The early Tomahawk fell away slightly as I focused on family and I eventually moved to a cottage just outside Wallyford. A great place to set up a wee studio in the large attic area and possibly start recoding other musicians was in mind at that moment. Going into the 1990’s was a difficult time. My cottage took me nearly to the edge of financial ruin but I did manage to get a recording studio upstairs. I bought an Atari 1040stfm and linked it up to my first midi synth. I was now recording my own songs and built up a large library of material on tape. Jimmy McKinley at this moment was doing the backpack thing round the world and I’d lost contact with Stu. Roy Pettigrew was a close friend at PRS. Slowly by slowly we met up and started merging our styles together. I decided to really get to know the guitar and practised like a beast every single night teaching myself how I thought the guitar should sound. My music became heavier and heavier. Jimmy eventually returned from his world travels and Tomahawk was formed in stone. We played a number of gigs together and songs like, ‘Heads made of Metal’, Crazy, ‘Beauty in your Touch’ and other songs were part of the set list back then. For some reason, Roy and Jimmy began to conflict with each other and Jimmy McKinley eventually left the band leaving a mammoth hole in the sound. I can’t remember the full logic of why or how but I do remember feeling quite empty after his departure. Roy changed from guitar to bass and shortly after we played the festival of original music at the Brunton Theatre in Musselburgh. It was at this gig we won best original song, ‘Beauty in your Touch’. Something to this date I am still very proud of. Wullie Pettigrew, Roy’s brother (of Blues and Trouble fame) joined the band on bass and Roy went back to guitar. We did a good recording session at the Jewel and the Esk and recorded ‘War Party, Mary Queen of Scots, Broken Promise’. The band was sounding even larger now. In fact the word professional may even sound correct. However nothing was to last. Just after the 2nd gig a year later at the festival of original music, the band fell to bits. Wullie was involved in a horrible traffic accident on The Harry Lauder Road and I was frightened away from music because of my newly formed tinnitus. My cottage was broken into at that time and I lost about 500 CD’s including my life works that I’d mastered onto CD. That was that, so I thought. By this time I really had hung up my guitar forever and never thought about playing music again. I forget the actual year but I was tempted into music again but I formed a new band called Sister Hyde in the late 90’s featuring Kirsty on vocals. This lasted a month or so and then Tomahawk began again properly in 2002 with Stu, Roy and myself playing the original punk/ metal material as before. We did a session at Leslie in Fife of that year and there was the beginnings of something new in the songs:- ‘Yes you say you love Me’ and ‘My Life’ were written amongst about another 15 new songs. There was definite change and ability in the sound and I was believing in myself once again. Wullie came back to play bass in 2003 and we began rehearsing on a regular basis. By September 2003 Roy and Stu for some reason came to fisty cuffs at Edinburgh’s Waverley Station. To this date I never understood what the f*ck had happened.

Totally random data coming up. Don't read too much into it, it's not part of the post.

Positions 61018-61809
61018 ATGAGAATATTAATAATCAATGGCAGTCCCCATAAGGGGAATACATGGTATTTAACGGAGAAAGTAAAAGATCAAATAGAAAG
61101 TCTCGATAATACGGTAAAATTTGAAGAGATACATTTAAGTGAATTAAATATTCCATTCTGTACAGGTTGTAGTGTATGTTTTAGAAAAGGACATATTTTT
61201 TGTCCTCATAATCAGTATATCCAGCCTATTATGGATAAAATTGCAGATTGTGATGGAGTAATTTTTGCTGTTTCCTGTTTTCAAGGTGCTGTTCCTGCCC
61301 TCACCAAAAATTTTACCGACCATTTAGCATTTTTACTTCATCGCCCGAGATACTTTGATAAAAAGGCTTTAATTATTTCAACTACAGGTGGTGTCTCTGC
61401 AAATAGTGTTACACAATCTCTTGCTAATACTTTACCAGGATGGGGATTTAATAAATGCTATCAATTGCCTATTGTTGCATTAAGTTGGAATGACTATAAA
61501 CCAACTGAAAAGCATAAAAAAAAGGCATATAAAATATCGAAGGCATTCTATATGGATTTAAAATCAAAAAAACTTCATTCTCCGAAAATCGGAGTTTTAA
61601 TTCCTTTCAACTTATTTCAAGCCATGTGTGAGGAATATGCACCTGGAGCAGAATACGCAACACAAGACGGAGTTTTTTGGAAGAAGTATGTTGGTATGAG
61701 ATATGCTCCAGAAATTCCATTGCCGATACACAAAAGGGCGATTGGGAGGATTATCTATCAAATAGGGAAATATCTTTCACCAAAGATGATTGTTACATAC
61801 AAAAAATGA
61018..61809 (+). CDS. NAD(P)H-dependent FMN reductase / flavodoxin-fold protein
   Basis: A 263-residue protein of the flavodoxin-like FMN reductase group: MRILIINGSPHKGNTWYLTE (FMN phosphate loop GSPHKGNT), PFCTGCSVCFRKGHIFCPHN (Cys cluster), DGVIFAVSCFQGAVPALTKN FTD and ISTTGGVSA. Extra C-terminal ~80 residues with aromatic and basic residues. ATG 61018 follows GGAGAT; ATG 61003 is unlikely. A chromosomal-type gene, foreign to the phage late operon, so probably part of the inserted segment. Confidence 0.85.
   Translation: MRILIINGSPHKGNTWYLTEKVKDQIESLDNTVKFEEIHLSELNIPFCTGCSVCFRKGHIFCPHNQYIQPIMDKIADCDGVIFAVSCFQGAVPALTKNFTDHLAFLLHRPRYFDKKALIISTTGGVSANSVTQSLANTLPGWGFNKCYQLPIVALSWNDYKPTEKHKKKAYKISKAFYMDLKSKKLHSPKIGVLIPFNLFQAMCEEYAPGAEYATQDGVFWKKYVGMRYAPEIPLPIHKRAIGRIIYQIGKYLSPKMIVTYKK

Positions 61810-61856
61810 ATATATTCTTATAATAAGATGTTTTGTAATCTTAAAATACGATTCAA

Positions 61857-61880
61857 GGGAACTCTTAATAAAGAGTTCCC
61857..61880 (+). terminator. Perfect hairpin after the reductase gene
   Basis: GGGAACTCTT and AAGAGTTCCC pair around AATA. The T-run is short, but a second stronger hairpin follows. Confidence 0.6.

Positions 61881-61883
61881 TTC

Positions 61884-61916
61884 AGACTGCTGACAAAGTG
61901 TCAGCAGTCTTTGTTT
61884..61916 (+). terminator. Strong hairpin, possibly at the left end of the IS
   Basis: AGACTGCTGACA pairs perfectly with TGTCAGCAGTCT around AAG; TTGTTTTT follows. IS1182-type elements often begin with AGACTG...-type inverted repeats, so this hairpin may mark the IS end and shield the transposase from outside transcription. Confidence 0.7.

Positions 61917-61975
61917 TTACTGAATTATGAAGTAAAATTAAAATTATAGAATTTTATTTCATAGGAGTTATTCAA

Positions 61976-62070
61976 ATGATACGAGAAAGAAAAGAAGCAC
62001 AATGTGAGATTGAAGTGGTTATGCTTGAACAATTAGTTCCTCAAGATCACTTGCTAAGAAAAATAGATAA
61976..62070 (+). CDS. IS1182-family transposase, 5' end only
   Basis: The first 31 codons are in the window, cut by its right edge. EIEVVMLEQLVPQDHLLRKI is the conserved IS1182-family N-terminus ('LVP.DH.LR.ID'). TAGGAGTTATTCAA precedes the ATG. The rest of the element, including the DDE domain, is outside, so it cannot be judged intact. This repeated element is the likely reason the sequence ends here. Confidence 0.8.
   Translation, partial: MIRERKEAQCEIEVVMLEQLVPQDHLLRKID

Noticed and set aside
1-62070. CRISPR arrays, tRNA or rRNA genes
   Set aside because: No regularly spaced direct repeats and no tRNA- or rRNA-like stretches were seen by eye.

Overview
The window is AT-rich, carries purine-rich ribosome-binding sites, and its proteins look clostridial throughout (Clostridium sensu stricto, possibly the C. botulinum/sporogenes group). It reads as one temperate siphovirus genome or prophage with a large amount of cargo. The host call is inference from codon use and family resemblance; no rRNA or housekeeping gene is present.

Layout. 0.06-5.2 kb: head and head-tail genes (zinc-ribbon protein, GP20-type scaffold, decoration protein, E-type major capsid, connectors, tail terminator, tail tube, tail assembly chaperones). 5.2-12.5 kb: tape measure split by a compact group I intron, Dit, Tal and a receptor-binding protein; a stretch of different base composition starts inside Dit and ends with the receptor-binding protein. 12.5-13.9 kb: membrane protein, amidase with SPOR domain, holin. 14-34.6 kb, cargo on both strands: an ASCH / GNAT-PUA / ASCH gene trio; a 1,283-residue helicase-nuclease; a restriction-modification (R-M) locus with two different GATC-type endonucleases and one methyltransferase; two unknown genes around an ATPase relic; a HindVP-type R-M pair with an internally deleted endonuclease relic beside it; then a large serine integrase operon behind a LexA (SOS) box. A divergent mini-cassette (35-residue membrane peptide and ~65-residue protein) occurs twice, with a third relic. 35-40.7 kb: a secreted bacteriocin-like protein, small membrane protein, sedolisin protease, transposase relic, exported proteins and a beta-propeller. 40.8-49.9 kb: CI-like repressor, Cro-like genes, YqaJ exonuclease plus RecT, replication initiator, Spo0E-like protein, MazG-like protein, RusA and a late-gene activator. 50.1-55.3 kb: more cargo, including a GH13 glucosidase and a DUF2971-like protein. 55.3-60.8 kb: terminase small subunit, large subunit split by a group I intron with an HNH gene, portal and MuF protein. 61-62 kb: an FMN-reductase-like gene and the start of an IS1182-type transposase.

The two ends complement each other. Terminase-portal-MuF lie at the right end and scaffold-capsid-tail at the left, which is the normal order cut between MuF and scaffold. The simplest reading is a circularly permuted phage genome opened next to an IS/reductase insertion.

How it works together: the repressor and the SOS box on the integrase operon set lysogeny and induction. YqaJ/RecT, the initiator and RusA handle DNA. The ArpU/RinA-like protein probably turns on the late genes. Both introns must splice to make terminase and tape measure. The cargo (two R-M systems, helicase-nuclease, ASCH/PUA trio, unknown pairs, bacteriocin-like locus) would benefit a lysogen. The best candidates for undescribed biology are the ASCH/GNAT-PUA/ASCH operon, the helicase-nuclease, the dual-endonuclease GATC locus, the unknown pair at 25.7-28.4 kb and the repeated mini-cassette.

Stu was to leave for good. In a week or so Death Star 4 was to be born and the introduction of Marc Marnie on drums, or more importantly his attitude was to change my thinking of rock forever. Now (and if you’ve read this far) you might think that anything I touched on my musical journey was jinxed. However, the truth of the matter is quite the opposite and so faraway from the truth. I hope that this story might give faith to younger dudes starting this type of path. When Death Star 4 was born, I entered it in the belief that what I was about to do was perfectly correct. I considered myself a rock icon. I dressed and talked like a rock elder. I wrote songs with purpose and attitude. I was edgy and arrogant and was about to roar my throat off at those who came to see me. I was a front man that would scare others. At the age of 43, I was not taking any prisoners. The first gig in Edinburgh was OK. I did ‘Crazy’ at the end of the set and sent home a group of teenagers to think again. The songs got heavier and heavier as we rehearsed them and played them live. We used live sets as rehearsals and even played to no-body. I spent long nights at Marc’s talking and talking and going over where the next plot. Death Star 4 was becoming a brand and more importantly, something to enjoy.